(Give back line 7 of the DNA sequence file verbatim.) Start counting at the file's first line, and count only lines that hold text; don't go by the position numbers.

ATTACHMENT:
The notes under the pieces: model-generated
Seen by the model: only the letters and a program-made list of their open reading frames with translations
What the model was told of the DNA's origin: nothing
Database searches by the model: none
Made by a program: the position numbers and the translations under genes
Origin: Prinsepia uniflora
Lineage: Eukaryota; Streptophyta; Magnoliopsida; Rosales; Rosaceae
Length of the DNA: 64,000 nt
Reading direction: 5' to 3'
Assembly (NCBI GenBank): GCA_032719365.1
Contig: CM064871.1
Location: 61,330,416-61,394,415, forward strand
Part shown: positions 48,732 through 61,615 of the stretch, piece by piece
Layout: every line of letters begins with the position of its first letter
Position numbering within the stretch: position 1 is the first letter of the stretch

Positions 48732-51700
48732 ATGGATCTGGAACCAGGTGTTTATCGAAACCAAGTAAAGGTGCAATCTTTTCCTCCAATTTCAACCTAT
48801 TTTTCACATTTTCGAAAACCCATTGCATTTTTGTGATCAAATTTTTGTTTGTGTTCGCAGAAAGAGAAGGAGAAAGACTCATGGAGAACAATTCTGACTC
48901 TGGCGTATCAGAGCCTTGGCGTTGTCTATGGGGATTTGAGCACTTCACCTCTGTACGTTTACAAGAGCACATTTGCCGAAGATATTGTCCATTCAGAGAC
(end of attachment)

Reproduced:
Lineage: Eukaryota; Streptophyta; Magnoliopsida; Rosales; Rosaceae